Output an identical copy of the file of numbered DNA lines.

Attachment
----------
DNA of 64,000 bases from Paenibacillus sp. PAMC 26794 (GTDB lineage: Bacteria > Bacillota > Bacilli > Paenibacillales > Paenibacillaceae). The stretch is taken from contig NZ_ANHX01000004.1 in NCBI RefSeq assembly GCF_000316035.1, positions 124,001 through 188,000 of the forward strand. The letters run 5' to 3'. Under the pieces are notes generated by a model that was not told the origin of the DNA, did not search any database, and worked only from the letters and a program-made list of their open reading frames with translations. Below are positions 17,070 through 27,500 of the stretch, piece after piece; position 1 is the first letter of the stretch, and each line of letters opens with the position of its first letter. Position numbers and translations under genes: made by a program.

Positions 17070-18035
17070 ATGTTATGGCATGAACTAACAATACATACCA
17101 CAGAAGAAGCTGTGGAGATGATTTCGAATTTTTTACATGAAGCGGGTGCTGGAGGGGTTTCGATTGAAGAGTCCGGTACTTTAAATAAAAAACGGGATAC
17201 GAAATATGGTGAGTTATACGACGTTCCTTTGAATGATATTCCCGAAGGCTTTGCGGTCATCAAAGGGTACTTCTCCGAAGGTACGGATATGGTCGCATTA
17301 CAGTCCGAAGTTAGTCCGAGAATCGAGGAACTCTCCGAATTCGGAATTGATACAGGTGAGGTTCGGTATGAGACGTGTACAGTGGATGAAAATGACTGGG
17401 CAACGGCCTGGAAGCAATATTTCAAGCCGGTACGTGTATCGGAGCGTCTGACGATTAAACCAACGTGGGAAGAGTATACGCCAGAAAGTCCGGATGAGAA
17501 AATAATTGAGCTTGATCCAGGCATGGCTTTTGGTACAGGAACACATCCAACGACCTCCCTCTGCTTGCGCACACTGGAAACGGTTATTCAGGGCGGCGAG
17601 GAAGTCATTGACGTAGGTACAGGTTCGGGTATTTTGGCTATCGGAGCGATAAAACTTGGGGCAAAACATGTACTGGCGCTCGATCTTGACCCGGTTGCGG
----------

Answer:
DNA of 64,000 bases from Paenibacillus sp. PAMC 26794 (GTDB lineage: Bacteria > Bacillota > Bacilli > Paenibacillales > Paenibacillaceae). The stretch is taken from contig NZ_ANHX01000004.1 in NCBI RefSeq assembly GCF_000316035.1, positions 124,001 through 188,000 of the forward strand. The letters run 5' to 3'. Under the pieces are notes generated by a model that was not told the origin of the DNA, did not search any database, and worked only from the letters and a program-made list of their open reading frames with translations. Below are positions 17,070 through 27,500 of the stretch, piece after piece; position 1 is the first letter of the stretch, and each line of letters opens with the position of its first letter. Position numbers and translations under genes: made by a program.

Positions 17070-18035
17070 ATGTTATGGCATGAACTAACAATACATACCA
17101 CAGAAGAAGCTGTGGAGATGATTTCGAATTTTTTACATGAAGCGGGTGCTGGAGGGGTTTCGATTGAAGAGTCCGGTACTTTAAATAAAAAACGGGATAC
17201 GAAATATGGTGAGTTATACGACGTTCCTTTGAATGATATTCCCGAAGGCTTTGCGGTCATCAAAGGGTACTTCTCCGAAGGTACGGATATGGTCGCATTA
17301 CAGTCCGAAGTTAGTCCGAGAATCGAGGAACTCTCCGAATTCGGAATTGATACAGGTGAGGTTCGGTATGAGACGTGTACAGTGGATGAAAATGACTGGG
17401 CAACGGCCTGGAAGCAATATTTCAAGCCGGTACGTGTATCGGAGCGTCTGACGATTAAACCAACGTGGGAAGAGTATACGCCAGAAAGTCCGGATGAGAA
17501 AATAATTGAGCTTGATCCAGGCATGGCTTTTGGTACAGGAACACATCCAACGACCTCCCTCTGCTTGCGCACACTGGAAACGGTTATTCAGGGCGGCGAG
17601 GAAGTCATTGACGTAGGTACAGGTTCGGGTATTTTGGCTATCGGAGCGATAAAACTTGGGGCAAAACATGTACTGGCGCTCGATCTTGACCCGGTTGCGG